The mechanisms of an unmanned watercraft are not unlike those behind the unmanned aircraft. Both are controlled remotely by a human driver, who uses cameras that provide full-circle and bird’s-eye views of the craft’s surroundings. In the case of automated shipping, a secure communications link transfers this data in real-time to ships as large as 600,000 tons. The pilot also uses object-recognition software and radar to avoid other vessels, with the ability to connect with passing ships and other communications systems.
British manufacturer Rolls-Royce Holdings, which has its hand in aerospace, defense and marine industries, is at the forefront of ghost ship development. The company’s Blue Ocean development team has crafted a virtual-reality simulator in its Norway office that projects 360-degree views of a cargo ship’s command center.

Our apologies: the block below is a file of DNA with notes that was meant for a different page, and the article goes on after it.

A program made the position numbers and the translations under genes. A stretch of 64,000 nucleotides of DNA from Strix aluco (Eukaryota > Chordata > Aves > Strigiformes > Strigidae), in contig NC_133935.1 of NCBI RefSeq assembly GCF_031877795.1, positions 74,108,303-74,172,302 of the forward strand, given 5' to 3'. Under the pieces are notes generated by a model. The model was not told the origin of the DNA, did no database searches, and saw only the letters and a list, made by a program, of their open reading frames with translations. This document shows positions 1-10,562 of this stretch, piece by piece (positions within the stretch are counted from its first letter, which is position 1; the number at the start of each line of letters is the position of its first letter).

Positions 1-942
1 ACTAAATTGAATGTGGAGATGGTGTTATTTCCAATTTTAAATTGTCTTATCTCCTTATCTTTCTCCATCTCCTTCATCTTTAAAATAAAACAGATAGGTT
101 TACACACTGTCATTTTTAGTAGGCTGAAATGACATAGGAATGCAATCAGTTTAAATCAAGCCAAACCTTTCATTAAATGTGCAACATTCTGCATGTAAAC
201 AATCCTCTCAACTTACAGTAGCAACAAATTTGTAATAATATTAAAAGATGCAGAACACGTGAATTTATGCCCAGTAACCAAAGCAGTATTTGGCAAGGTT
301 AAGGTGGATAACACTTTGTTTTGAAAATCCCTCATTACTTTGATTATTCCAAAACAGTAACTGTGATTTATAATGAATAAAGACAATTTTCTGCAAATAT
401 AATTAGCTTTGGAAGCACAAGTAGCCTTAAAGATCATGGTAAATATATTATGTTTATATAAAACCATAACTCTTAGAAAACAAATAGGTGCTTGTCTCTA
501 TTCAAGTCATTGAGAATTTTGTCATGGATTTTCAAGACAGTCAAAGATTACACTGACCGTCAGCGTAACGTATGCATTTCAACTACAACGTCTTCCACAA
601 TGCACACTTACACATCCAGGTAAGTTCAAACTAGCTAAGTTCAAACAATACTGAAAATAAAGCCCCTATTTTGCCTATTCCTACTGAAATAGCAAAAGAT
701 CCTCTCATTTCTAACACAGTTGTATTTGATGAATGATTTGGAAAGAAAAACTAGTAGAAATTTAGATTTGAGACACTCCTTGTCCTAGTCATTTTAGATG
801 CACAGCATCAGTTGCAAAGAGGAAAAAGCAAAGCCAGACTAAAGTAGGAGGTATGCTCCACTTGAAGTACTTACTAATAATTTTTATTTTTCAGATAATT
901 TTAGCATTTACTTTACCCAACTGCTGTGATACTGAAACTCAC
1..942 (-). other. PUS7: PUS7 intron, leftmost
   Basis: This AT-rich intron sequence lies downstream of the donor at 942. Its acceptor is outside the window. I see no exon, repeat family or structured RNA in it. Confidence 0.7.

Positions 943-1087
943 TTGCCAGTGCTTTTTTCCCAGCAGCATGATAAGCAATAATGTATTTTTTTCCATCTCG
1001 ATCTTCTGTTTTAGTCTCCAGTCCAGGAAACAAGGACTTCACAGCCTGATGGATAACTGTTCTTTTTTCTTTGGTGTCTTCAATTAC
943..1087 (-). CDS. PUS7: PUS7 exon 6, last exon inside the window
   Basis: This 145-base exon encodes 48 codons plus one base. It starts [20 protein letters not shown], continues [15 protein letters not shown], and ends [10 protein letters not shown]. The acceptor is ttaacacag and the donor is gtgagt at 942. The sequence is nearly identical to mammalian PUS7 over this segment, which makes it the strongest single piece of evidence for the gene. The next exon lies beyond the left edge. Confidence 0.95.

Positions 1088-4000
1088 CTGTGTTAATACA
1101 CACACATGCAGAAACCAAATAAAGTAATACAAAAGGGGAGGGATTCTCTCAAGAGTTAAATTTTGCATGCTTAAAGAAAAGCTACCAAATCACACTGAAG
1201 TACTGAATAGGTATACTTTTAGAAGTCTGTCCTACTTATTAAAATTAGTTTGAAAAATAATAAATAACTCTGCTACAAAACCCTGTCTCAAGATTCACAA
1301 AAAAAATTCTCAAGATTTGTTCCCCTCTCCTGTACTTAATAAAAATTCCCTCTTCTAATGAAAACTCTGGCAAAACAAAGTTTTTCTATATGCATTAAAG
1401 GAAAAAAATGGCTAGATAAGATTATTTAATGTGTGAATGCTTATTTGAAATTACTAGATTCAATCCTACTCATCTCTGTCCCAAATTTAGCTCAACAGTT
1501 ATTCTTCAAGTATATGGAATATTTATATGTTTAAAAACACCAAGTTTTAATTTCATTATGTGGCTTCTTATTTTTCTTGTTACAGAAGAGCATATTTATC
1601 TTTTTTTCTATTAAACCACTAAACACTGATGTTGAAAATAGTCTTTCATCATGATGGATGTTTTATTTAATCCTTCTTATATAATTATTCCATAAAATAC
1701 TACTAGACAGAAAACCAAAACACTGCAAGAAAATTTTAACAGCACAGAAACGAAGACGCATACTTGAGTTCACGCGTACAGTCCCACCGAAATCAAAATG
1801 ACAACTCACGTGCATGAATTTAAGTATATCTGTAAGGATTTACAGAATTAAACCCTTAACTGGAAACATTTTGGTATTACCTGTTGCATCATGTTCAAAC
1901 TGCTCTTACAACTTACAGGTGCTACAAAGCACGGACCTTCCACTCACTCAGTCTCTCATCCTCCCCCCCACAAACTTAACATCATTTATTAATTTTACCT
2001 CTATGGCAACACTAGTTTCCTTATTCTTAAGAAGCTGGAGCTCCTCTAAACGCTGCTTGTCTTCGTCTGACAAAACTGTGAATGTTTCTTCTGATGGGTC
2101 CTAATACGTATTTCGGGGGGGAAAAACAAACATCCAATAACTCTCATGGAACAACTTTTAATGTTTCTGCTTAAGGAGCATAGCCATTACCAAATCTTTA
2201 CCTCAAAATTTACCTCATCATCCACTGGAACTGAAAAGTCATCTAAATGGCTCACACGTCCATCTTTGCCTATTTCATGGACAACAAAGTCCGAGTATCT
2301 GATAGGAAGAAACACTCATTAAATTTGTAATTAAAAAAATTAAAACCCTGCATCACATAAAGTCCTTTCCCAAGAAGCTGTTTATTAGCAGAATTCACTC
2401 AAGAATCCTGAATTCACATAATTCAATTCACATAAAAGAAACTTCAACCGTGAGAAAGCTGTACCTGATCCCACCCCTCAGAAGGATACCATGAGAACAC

Meanwhile, the European Union has teamed up with eight partner organizations to fund the $4.8 million research project, dubbed the Maritime Unmanned Navigation through Intelligence in Networks (MUNIN). Researchers are building and testing a prototype they say will be ready by next year.
Elsewhere, DNV GL, a leading ship classification company and energy efficiency expert, is experimenting with the battery-powered “ReVolt” vessel, a cargo ship that DNV GL predicts will save the company up to $34 million over a span of 30 years, compared to a diesel-run boat.